Posted on 12/19/2017 at 09:58 AM by Cody Edwards
Happy Festivus! Gather ‘round the Festivus pole, consistent with Festivus tradition, it is time for airing of grievances, state tax edition:
- In January, 2017, the Iowa Department of Revenue issued a Declaratory Order which held that Amazon Prime video is the taxable service of “pay television.” As I previously noted, I think the Department got this wrong for at least two reasons. First, Iowa Code § 423.3(65) exempts from sales tax “a service that provides or enables computer access by multiple users . . . to other information made available through a computer server or device.” Certainly, Amazon Prime Video provides computer access to information made available through a device. Second, Iowa Code §423.3(67) exempts from sales tax “a sale at retail of the substance of the transaction is delivered to the purchaser digitally, electronically . . . .” Amazon Prime video is delivered digitally or electronically, via the internet. Unfortunately, it appears the Iowa Department of Revenue is taking the position of other states by trying to shoehorn new technologies into taxing statutes that were written for the 20th Century. See IDOR Rules that Internet Video Streaming is Subject to Sales/Use Tax. Is it Really?
- Earlier this year, the Iowa Department of Revenue announced it will no longer respond to taxpayer’s policy letter requests. Historically, taxpayers could request from the Department policy letters, which would provide informal guidance on ambiguous tax issues. The Department's rationale for ceasing to provide guidance via policy letters was that taxpayers were using past policy letters as ammunition against current Department positions that were inconsistent with the past policy letters. Rather than ceasing to issue policy letters, perhaps the Department should not take inconsistent positions. Ceasing to provide informal guidance seems to be contrary to the Department's Vison Statement, which is to make Iowa "a state where it is easy to understand and comply with tax obligations.” Now, if taxpayers want written guidance from the Department, they must go through the lengthy Declaratory Order process.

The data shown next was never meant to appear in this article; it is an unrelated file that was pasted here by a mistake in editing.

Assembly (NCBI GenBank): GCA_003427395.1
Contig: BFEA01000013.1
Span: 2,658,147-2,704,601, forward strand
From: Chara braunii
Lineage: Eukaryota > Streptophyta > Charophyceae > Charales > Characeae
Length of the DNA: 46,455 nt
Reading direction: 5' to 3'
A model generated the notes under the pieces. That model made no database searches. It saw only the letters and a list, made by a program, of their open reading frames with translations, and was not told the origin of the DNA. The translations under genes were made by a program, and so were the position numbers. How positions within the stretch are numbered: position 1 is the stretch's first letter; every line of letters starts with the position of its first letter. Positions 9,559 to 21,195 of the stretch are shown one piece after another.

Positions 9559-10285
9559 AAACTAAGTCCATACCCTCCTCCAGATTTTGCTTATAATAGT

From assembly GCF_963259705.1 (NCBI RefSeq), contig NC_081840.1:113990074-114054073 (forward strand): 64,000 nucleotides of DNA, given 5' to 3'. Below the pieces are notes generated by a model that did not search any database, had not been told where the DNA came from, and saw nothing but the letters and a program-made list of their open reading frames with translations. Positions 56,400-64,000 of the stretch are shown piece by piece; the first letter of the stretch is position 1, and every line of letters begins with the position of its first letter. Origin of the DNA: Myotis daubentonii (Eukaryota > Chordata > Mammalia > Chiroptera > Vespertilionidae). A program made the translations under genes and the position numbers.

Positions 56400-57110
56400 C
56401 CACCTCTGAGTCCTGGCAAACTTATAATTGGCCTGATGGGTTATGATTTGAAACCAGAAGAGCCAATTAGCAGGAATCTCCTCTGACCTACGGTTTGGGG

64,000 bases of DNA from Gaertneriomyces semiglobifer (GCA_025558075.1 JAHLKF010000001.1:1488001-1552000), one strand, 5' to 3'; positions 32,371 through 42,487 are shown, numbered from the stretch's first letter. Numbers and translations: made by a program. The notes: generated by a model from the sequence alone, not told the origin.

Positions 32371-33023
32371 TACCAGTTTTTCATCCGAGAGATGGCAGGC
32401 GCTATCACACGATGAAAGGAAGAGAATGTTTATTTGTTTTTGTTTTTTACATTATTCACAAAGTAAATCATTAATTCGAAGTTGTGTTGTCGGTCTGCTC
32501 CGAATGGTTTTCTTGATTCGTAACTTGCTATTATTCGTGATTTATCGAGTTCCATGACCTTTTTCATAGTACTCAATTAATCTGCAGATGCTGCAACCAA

- As discussed here and here, states have a long history of enacting retroactive tax legislation to fix errors in law or conform the exemption to the original intent to the legislature. This year, the United States Supreme Court passed on two opportunities to hear challenges to six- and 27-year retroactive periods. It appears that protecting the public fisc is a legitimate purpose and but we will be left guessing when a legislature acts “promptly” to correct a bad law and what is a modest period of retroactivity (is 27 years modest?). See Michigan Passes Law to Collect From 2008 – Can They Do That?; See also Death and Taxes. Maybe.
- The Iowa Department of Revenue published a Letter of Findings, in which it double dipped in state sales and use taxes. As described in the Department’s Letter of Findings, a construction contractor filed, and the Department denied, a refund claim for sales tax paid on building materials, refrigeration equipment and tangible personal property used in remodeling project. The contractor also charged its customer sales tax on the marked-up price of the same items. The Department indicated the contractor’s customers could be entitled to the refund. However, if the contractor’s customer was precluded by the statute of limitations from filing a refund, which is often the case, the Department collected more than twice the amount of tax that was properly due and the Department enjoyed a windfall. See “Seinfeld” and the Iowa Department of Revenue.
Stay tuned for Feats of Strength . . . .
For any questions regarding Taxation Law please contact Cody Edwards.
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- Cody Edwards
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